New Delhi plans to add 14 Tejas aircraft to fleet in next two years in bid to replace Russian MiG-21s.
India’s air force added its first domestically developed light fighter aircraft to its fleet on Friday, as it phases out ageing Russian jets dubbed “Flying Coffins.”
The bellow of conch shells and crack of breaking coconuts—auspicious Hindu rituals—sounded as the two Tejas jets were handed over to the Indian Air Force in Bangalore. The combat aircraft are part of New Delhi’s multi-billion dollar upgrade of its Soviet-era military hardware, in part to counter rivals Pakistan and China.
The two aircraft will be part of a squadron named Flying Daggers 45 and can carry air-to-air and air-to-surface weapons.
Defense Minister Manohar Parrikar hailed the new jets as a source of national pride for the country’s military, saying in a Twitter post they would “take our air strength to new heights.”
The Indian air force has said it plans to add 14 Tejas aircraft in the next two years as it seeks to replace old Russian MiG-21s, nicknamed “Flying Coffins” because of their poor safety record.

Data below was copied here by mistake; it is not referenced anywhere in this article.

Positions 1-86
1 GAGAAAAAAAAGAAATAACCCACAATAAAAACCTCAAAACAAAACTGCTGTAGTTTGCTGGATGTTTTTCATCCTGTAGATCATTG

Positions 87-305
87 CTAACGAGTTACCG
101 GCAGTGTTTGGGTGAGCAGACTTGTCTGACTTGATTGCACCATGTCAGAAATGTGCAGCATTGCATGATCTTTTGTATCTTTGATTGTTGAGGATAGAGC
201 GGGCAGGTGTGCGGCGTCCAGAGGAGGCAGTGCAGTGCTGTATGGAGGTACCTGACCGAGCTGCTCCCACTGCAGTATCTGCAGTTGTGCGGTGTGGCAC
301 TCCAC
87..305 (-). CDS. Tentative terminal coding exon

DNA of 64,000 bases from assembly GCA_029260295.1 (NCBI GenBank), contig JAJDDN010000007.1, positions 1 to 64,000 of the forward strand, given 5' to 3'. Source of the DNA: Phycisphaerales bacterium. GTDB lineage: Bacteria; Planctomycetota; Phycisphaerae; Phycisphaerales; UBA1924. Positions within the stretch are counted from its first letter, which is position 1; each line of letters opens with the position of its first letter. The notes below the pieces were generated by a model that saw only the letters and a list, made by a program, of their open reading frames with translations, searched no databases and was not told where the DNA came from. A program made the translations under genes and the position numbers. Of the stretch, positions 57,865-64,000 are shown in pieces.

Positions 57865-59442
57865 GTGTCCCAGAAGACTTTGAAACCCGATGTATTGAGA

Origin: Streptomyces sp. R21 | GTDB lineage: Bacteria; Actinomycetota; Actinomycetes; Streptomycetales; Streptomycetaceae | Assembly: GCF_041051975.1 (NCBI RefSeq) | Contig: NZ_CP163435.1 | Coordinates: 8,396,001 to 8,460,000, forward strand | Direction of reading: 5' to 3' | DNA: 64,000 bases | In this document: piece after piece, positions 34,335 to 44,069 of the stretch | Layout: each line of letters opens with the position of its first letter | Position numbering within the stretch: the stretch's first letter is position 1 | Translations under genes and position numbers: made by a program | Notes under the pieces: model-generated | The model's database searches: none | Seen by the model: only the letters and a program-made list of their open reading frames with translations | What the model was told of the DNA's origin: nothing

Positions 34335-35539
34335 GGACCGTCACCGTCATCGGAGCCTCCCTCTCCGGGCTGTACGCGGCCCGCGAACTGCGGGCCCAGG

The Tejas jets, developed by Hindustan Aeronautics over three decades, have been touted as the smallest and lightest supersonic fighter aircraft of their class. The aircraft are designed and manufactured in India, although some components are imported.
India is also in the final stages of a deal to buy 36 Rafale fighter jets from France’s Dassault Aviation.
Prime Minister Narendra Modi, a hardline Hindu nationalist, has vowed to end India’s status as the world’s number one defense importer by instead manufacturing defense equipment locally. His government has lifted the cap on foreign investment in the defense industry and pushed tie-ups between foreign and local companies.